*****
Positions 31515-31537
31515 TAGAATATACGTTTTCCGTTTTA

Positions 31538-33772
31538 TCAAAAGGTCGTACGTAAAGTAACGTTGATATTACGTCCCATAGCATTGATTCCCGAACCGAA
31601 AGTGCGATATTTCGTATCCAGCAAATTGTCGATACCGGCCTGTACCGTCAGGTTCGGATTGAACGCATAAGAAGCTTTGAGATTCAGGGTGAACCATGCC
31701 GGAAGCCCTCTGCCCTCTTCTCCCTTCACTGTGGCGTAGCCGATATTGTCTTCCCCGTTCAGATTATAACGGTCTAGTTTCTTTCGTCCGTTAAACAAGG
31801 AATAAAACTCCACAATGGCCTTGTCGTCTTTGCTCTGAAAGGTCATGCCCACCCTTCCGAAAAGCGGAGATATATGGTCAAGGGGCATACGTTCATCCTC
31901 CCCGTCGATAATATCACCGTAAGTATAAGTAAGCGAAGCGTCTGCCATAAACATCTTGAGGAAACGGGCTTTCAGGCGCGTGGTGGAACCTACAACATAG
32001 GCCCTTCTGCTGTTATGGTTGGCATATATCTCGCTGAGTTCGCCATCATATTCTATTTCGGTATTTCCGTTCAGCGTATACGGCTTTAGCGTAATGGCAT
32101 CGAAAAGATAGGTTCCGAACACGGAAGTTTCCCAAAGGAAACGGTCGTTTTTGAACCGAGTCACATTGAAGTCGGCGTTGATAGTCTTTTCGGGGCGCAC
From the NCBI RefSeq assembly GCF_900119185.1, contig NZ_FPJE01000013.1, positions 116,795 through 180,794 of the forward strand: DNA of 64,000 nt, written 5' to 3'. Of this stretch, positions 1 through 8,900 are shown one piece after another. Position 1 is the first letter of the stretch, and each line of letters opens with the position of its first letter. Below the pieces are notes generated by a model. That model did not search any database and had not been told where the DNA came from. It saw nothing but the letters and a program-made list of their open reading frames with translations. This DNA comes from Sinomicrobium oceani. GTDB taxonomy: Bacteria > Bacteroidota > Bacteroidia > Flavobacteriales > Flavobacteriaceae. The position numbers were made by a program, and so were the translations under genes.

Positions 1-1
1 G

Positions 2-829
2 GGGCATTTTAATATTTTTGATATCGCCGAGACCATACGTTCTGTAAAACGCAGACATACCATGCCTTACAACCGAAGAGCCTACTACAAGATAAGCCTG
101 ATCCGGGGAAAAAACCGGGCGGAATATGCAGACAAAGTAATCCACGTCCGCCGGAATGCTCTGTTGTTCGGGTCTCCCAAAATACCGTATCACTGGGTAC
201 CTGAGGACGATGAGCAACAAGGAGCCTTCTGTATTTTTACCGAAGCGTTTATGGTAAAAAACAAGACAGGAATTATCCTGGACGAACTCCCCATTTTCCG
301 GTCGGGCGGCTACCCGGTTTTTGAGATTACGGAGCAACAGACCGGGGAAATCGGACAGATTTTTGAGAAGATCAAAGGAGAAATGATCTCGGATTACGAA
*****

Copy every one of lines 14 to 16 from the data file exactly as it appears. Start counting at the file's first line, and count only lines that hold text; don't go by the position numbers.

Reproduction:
Positions 2-829
2 GGGCATTTTAATATTTTTGATATCGCCGAGACCATACGTTCTGTAAAACGCAGACATACCATGCCTTACAACCGAAGAGCCTACTACAAGATAAGCCTG
101 ATCCGGGGAAAAAACCGGGCGGAATATGCAGACAAAGTAATCCACGTCCGCCGGAATGCTCTGTTGTTCGGGTCTCCCAAAATACCGTATCACTGGGTAC